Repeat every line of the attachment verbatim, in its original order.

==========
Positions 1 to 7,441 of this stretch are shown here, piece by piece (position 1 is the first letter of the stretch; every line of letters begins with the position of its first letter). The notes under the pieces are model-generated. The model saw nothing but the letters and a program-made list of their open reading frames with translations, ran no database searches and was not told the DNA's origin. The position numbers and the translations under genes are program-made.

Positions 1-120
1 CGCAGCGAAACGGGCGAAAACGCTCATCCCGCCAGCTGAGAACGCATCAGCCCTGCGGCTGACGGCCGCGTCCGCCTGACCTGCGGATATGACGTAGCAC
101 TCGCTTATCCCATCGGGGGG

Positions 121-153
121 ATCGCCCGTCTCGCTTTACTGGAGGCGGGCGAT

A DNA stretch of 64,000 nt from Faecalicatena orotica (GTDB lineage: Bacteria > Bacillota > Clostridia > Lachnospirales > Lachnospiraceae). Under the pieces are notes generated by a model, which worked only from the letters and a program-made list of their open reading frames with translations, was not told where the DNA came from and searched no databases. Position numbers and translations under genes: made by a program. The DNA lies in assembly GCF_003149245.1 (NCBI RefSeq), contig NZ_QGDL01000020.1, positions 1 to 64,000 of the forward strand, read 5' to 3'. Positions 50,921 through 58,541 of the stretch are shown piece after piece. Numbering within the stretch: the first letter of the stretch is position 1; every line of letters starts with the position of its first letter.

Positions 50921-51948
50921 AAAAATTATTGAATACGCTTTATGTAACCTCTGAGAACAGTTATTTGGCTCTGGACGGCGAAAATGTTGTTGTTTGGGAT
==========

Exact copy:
Positions 1 to 7,441 of this stretch are shown here, piece by piece (position 1 is the first letter of the stretch; every line of letters begins with the position of its first letter). The notes under the pieces are model-generated. The model saw nothing but the letters and a program-made list of their open reading frames with translations, ran no database searches and was not told the DNA's origin. The position numbers and the translations under genes are program-made.

Positions 1-120
1 CGCAGCGAAACGGGCGAAAACGCTCATCCCGCCAGCTGAGAACGCATCAGCCCTGCGGCTGACGGCCGCGTCCGCCTGACCTGCGGATATGACGTAGCAC
101 TCGCTTATCCCATCGGGGGG

Positions 121-153
121 ATCGCCCGTCTCGCTTTACTGGAGGCGGGCGAT

A DNA stretch of 64,000 nt from Faecalicatena orotica (GTDB lineage: Bacteria > Bacillota > Clostridia > Lachnospirales > Lachnospiraceae). Under the pieces are notes generated by a model, which worked only from the letters and a program-made list of their open reading frames with translations, was not told where the DNA came from and searched no databases. Position numbers and translations under genes: made by a program. The DNA lies in assembly GCF_003149245.1 (NCBI RefSeq), contig NZ_QGDL01000020.1, positions 1 to 64,000 of the forward strand, read 5' to 3'. Positions 50,921 through 58,541 of the stretch are shown piece after piece. Numbering within the stretch: the first letter of the stretch is position 1; every line of letters starts with the position of its first letter.

Positions 50921-51948
50921 AAAAATTATTGAATACGCTTTATGTAACCTCTGAGAACAGTTATTTGGCTCTGGACGGCGAAAATGTTGTTGTTTGGGAT